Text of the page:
More income meant more money in qualified (tax-advantaged accounts, usually retirement accounts) and non-qualified investments (non-retirement accounts with no tax deferral). I went crazy for a decade and a bit buying residential real estate. (I really mean crazy. The number of buildings we owned was obscene.) I tested investments to learn the investment and tax consequences. (Where do you think I got all my financial knowledge from? The School of Hard Knocks. I had skin in the game.)

When alternative investments ran their course the excess funds were plowed into mutual funds; actively managed early on, index funds later.

You may have noticed the top of the net worth list on Rockstar Finance contains older people, usually in their 50s or older. Slide down the list a bit and 40-somthings start making an appearance. It takes time and perseverance. The trick is simple. Invest a tidy sum and watch it double again and again and again and again and again. . .




Secrets of Secrets

Consistency is vital. Starting and adding to your portfolio on a regular basis is the secret. Keeping your paws off the stash is also mandatory! Spend less than you earn, invest in simple and easy broad-based index funds and wait. That sucker starts growing slowly right out of the gate. Then it gathers steam as it accelerates higher. Before long investment gains exceed new money invested during the year! (What an exciting moment in a young man’s (and woman’s) life!)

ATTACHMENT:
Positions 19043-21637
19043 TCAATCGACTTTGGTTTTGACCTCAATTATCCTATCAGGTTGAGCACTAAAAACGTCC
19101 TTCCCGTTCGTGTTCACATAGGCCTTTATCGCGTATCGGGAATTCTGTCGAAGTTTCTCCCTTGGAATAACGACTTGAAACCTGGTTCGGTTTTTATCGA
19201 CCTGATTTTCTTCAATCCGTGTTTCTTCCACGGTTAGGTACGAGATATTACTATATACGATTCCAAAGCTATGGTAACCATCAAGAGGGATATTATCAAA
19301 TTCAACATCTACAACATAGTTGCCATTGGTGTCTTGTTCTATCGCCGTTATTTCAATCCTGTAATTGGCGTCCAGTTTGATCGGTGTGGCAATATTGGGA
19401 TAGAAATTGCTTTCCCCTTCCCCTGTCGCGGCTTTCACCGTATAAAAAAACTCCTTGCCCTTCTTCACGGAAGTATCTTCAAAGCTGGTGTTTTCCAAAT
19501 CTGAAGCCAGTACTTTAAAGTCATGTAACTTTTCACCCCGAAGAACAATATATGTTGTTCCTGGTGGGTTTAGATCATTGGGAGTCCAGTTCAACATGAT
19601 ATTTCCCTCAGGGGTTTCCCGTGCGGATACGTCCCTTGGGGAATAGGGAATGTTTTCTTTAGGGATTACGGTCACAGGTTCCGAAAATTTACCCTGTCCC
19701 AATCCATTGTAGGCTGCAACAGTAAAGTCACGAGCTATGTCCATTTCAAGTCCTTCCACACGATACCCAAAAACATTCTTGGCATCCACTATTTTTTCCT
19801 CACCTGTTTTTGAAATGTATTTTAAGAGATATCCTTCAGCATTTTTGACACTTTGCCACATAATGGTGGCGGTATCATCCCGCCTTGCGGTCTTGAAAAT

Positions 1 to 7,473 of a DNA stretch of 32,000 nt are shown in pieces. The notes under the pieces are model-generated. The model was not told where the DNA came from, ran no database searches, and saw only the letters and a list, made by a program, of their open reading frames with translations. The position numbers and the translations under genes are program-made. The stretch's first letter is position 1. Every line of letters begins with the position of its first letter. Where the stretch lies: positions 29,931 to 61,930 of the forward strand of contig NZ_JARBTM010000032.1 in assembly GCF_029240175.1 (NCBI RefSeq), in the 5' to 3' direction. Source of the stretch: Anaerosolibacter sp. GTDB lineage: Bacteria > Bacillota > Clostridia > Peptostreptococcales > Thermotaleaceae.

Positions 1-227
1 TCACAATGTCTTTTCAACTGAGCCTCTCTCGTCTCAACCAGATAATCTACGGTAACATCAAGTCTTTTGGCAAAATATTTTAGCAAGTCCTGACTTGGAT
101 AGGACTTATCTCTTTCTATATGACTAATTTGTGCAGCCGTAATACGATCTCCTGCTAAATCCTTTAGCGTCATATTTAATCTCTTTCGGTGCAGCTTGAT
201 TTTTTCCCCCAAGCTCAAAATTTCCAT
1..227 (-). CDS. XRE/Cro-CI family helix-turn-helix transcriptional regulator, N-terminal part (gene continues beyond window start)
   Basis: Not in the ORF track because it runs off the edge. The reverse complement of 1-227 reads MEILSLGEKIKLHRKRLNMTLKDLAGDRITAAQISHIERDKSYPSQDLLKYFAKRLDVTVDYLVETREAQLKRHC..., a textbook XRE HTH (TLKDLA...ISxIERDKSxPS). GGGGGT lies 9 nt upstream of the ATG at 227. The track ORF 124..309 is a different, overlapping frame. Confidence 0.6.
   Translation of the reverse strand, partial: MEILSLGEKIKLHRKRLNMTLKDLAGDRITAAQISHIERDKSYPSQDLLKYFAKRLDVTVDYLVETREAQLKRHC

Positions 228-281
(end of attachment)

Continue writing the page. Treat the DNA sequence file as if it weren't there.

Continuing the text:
It doesn’t matter if the market is high or low. You need to get your money in now and swear an oath to never touch the thing until you are retired. Mrs. A and I were lucky. When we got married the stock market hadn’t fully recovered from the crash so we got in somewhere in the middle of the high and low. Still, we had plenty of years where the market was up significantly and we still added to the pile. (Man! If we had just waited until the Dow came down we could have gotten in cheaper than a DJIA of 3,000. Ah, I guess it pays to be stupid.)

To recap: You need to do only three things to have an eight figure net worth: Start early; invest consistently; and wait. Time solves all broad-based index fund problems.

And that is how you turn a small amount of money into a mountain of cash.

 

More Wealth Building Resources

Personal Capital is an incredible tool to manage all your investments in one place. You can watch your net worth grow as you reach toward financial independence and beyond. Did I mention Personal Capital is free?

Side Hustle Selling tradelines yields a high return compared to time invested, as much as $1,000 per hour. The tradeline company I use is Tradeline Supply Company. Let Darren know you are from The Wealthy Accountant. Call 888-844-8910, email Darren@TradelineSupply.com or read my review.

Medi-Share is a low cost way to manage health care costs. As health insurance premiums continue to sky rocket, there is an alternative preserving the wealth of families all over America. Here is my review of Medi-Share and additional resources to bring health care under control in your household.

PeerSteet is an alternative way to invest in the real estate market without the hassle of management. Investing in mortgages has never been easier. 7-12% historical APRs. Here is my review of PeerStreet.

QuickBooks is a daily part of life in my office. Managing a business requires accurate books without wasting time. QuickBooks is an excellent tool for managing your business, rental properties, side hustle and personal finances.

A cost segregation study can save $100,000 for income property owners. Here is my review of how cost segregations studies work and how to get one yourself.